How Marxist History of Science Can Inform a Pedagogy of Science for Social Justice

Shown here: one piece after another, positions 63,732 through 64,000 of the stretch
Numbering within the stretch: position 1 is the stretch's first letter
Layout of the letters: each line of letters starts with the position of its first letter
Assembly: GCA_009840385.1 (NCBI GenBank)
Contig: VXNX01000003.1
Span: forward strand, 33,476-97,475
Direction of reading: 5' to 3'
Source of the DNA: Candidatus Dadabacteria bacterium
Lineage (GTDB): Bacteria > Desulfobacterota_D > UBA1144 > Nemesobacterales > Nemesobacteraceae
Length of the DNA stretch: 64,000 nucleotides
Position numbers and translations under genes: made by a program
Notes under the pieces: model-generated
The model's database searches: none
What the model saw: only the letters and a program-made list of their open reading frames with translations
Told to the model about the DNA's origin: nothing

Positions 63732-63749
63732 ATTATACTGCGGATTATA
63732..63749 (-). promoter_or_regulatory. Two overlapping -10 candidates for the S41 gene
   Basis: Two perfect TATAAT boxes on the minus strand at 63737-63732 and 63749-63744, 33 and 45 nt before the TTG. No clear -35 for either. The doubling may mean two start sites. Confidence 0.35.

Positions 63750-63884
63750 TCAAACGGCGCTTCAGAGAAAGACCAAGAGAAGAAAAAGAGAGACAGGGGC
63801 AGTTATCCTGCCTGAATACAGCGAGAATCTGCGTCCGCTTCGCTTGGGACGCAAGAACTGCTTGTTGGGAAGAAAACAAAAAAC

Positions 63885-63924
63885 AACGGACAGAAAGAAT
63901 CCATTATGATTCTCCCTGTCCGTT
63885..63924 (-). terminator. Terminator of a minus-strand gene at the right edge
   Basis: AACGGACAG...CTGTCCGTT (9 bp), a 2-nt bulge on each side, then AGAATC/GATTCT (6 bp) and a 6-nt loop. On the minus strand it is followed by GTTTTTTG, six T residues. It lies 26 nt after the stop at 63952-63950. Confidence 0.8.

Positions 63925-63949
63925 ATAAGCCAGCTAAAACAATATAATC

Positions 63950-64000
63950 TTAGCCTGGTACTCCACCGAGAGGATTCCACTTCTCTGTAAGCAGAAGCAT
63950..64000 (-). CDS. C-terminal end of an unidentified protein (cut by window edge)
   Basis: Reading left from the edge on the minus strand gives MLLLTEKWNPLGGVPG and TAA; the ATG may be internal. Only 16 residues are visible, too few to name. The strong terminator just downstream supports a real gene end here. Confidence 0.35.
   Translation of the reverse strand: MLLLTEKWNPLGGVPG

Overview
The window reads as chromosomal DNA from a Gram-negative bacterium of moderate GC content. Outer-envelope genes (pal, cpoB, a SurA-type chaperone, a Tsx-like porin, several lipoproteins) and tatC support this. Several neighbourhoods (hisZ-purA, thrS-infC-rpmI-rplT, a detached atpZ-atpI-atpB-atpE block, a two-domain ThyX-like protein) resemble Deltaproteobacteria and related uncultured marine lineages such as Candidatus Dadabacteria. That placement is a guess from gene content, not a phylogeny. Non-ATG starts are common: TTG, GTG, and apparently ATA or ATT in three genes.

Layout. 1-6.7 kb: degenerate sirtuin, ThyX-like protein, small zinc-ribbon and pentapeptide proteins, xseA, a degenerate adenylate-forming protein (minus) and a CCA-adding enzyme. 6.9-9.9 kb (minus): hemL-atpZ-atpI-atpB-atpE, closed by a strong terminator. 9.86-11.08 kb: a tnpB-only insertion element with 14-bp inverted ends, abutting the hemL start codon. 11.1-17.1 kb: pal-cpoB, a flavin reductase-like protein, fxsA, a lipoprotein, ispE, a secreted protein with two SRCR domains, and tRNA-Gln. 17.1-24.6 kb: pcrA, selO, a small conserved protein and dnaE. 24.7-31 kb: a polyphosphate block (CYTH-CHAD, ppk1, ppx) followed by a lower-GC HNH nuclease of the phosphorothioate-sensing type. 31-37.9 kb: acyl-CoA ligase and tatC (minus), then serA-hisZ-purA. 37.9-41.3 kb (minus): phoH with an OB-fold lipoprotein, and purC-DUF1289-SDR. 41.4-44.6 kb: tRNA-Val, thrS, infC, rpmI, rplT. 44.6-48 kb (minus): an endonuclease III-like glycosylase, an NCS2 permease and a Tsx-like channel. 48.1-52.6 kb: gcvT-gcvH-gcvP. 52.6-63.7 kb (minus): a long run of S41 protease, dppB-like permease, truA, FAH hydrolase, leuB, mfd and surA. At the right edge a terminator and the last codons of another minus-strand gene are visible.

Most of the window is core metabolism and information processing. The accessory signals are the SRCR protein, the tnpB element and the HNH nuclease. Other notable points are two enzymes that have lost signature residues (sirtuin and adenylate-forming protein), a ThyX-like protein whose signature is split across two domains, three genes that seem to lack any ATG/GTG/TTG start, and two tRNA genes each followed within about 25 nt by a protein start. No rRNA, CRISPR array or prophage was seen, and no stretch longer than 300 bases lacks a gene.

The scope of this paper is to examine the perspectives for a pedagogy of science for social justice situated in the framework of Marxism by proceeding to an analysis and a contemporary evaluation of the work of the scholars who are considered as the initiators of the Marxist history of science. In this paper therefore, I review N. Bukharin’s and B. Hessen’s seminal papers as presented in the 2nd International Congress of History of Science and Technology in 1931 in London. This Congress was marked by the appearance of the Soviet delegation influencing a generation of radical scientists in Britain with the most prominent figure being J. Bernal. I present J. Bernal’s views as developed in his most important work “The Social Function of Science” with an emphasis on his writings on science education and the role of science teachers for the emancipation of society. Finally, I present the work of the Austromarxist and member of the Left Vienna Circle E. Zilsel on “The Social Origin of Modern Science” contemplating on his work as an adult educator in the period that Vienna was governed by the Austrian Social Democratic Workers Party. Emphasis is placed on the role of science and education as a vehicle for raising proletarian self-awareness. The analysis of the legacies and works of these scholars of the Marxist tradition in the history of science shows that it can form the basis for a Marxist pedagogy of science that can change society and its practices in our epoch when education in science and pedagogy of science are considered one of the most important pillars of contemporary science policy.
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